Saturday, 14 November 2009

The Broken Horse

A few months ago I read a little book by Jack Brainard. In the book is a chapter titled 'What is a "broke" horse?'. It's a nice book that I enjoyed reading, but that one particular chapter made a big impression on me because I realised that the horse he was describing there was the horse that I want. This broke horse does all this work willingly, happily ties up while Jack has coffee with his mates, and then goes and does a load more work. Then the next day he takes out a lady who hasn't been on a horse in years on two hour ride around the farm, and then he goes on to be ridden by one of Jack's friends in a parade, and so on and so on.

Jack goes on to say that, 'you too can ride a broke horse and he doesn't have to be a futurity winner to be a great horse. You can still be riding him when he's 20 and enjoying every minute of it. All of this, because he was trained properly with some consideration.'

It made me realise how much time we spend working and riding unbroken horses. It's just so much more fun riding broke ones. I think this fact has got a bit lost in all the modern day discussions around what kind of 'relationship' we want between us and our horses. In the end for me, it just comes down to when I ask my horse to do something, I want him to do it how I want it done, willingly, now. If that's not happening and he's not happy with it, then somewhere along the line, I reckon I've left a bit of a hole in the training. I've left my horse asking questions that I need to give him answers too, and that is where my work needs to begin.

It's just so nice to have horses around the place that are happy to get on with the job.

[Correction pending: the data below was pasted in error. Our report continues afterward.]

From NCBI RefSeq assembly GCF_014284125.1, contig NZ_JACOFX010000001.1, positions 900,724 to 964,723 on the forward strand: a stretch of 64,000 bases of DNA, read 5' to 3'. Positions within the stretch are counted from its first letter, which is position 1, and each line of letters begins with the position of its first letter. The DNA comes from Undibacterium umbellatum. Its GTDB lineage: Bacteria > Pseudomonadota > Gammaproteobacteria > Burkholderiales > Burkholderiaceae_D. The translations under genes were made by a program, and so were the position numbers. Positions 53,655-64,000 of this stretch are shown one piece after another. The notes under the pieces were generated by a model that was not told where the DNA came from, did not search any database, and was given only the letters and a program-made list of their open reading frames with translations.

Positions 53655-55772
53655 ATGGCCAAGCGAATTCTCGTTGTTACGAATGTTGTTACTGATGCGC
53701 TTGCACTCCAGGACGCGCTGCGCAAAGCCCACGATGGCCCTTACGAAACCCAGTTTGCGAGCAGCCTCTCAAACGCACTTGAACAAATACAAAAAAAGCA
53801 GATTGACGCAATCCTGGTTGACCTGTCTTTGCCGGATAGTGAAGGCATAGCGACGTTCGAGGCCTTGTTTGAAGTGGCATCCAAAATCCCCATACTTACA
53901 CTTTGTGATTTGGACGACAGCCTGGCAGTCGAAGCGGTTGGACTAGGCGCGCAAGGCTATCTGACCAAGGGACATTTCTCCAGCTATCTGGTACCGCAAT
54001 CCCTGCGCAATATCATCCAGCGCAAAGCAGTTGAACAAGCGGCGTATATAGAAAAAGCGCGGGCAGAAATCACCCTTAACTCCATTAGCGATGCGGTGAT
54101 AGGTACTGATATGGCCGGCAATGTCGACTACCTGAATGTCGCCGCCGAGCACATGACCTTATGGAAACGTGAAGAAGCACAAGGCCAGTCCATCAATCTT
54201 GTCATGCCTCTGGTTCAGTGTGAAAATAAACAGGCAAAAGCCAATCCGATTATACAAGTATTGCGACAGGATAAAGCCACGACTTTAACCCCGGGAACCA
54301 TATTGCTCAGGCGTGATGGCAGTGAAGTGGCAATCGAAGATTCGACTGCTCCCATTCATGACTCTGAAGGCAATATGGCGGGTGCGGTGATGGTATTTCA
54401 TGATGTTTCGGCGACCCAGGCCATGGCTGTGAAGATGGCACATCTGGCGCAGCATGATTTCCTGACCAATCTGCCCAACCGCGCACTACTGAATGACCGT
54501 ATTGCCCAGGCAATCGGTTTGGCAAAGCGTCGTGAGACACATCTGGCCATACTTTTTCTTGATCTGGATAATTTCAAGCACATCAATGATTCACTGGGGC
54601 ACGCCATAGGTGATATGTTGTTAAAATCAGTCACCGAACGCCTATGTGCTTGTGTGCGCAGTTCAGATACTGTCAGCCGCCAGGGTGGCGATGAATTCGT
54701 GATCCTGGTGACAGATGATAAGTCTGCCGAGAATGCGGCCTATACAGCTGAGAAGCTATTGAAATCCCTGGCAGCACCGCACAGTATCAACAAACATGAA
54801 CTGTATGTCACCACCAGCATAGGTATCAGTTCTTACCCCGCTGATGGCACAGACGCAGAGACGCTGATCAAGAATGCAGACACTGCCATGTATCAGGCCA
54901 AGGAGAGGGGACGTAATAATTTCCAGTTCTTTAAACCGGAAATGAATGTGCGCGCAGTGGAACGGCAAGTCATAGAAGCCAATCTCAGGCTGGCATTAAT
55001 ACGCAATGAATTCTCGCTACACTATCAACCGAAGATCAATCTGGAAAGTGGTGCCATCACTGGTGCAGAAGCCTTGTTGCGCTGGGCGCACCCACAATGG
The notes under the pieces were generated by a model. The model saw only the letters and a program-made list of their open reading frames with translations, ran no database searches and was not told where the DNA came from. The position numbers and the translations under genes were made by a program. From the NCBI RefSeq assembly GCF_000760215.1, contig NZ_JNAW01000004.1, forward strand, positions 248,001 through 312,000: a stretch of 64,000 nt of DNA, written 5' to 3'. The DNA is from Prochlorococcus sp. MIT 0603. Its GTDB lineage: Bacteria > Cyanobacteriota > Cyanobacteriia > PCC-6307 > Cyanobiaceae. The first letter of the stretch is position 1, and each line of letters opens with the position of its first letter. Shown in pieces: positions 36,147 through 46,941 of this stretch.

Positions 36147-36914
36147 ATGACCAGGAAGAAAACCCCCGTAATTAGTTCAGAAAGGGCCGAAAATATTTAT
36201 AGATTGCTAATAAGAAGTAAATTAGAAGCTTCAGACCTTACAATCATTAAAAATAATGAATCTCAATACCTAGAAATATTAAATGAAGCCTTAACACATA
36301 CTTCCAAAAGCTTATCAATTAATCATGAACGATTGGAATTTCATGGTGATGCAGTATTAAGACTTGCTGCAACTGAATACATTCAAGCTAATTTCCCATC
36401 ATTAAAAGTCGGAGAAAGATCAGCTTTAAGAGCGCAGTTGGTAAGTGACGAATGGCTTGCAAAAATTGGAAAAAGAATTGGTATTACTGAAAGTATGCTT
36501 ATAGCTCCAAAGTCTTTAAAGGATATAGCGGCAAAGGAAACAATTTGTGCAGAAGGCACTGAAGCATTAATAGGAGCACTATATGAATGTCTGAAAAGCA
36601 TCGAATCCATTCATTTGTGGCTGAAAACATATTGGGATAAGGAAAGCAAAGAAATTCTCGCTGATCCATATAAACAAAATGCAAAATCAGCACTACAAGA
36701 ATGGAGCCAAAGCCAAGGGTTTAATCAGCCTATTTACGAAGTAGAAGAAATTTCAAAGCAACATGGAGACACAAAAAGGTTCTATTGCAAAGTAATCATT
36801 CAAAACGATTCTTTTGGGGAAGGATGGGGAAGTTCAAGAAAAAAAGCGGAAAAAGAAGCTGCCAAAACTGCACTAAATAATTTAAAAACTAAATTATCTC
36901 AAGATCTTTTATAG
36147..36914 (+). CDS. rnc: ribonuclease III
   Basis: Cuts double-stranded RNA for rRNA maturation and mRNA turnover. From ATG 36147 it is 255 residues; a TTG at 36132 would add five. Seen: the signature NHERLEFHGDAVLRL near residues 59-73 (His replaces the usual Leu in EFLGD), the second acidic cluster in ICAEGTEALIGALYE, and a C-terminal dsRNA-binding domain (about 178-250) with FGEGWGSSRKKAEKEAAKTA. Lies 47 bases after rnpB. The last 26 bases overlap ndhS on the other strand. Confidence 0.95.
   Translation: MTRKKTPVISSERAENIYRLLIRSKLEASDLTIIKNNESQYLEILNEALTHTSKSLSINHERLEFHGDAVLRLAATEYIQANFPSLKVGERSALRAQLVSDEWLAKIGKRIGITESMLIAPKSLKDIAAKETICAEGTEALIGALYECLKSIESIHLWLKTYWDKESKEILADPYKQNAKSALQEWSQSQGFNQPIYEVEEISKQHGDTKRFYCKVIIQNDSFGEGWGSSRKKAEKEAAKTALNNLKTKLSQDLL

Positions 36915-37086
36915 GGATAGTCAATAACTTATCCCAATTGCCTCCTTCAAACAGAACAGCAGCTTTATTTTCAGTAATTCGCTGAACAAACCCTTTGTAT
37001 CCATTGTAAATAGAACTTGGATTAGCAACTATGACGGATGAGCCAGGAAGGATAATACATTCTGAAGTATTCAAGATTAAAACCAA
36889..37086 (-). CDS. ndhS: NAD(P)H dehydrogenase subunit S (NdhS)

7 comments:

Kate said...

"Trained properly with consideration" - that's the challenge! Nice post!

June said...

Yes, those horses are worth their weight in gold. They are a joy to have around.

But I get a lot of fun from working with the less well "broke" horses and getting them to the stage where they are "broke".

rifruffian said...

Can everyone do justice to a broke horse ? No, I don't think so. Its a good combo that goes the best.

As to all these modern day discussions about the the horse/handler relationship.....they seem mostly to revolve around what is considered cruel, or humane.....the idea of a final functional result disappears in the convoluted debate.

Too true though, lots of us are riding around on horses that are less than well broke, accepting less than the best from ourselves and the horse.

It takes due diligence and a certain amount of time to achieve something better.

Glenatron said...

I think there is a sweet spot for most riders in terms of horse training, kind of a cut-off for what they can ride comfortably. Those of us who are really into the training side may find themselves happy to push on that but I guess a lot of people just want a well broke horse they can enjoy riding and from what I can tell the two things missing from a lot of training and instruction in the UK even still are how to complete (or in many cases how to start) the training of a horse like that and how to ride a horse that is not terribly well started.

It seems to me the combination of those two leads to most of the problems confronting the majority of british riders.

rifruffian said...

uh huh....lots of people want a broke horse, and lots of such peeps are unable to train a horse to that stage.
So, they might buy.
But how many want to pay the money that represents the time, knowledge and maintenance invested in the horse during this training time...?
Not so many !

Di said...

Hi Tom, I'm reading your book and have just found your blog. It makes perfect sense to me! I'm sure that I will learn a lot and enjoy following.

Tom said...

Thank you all for your comments, and welcome to you Di.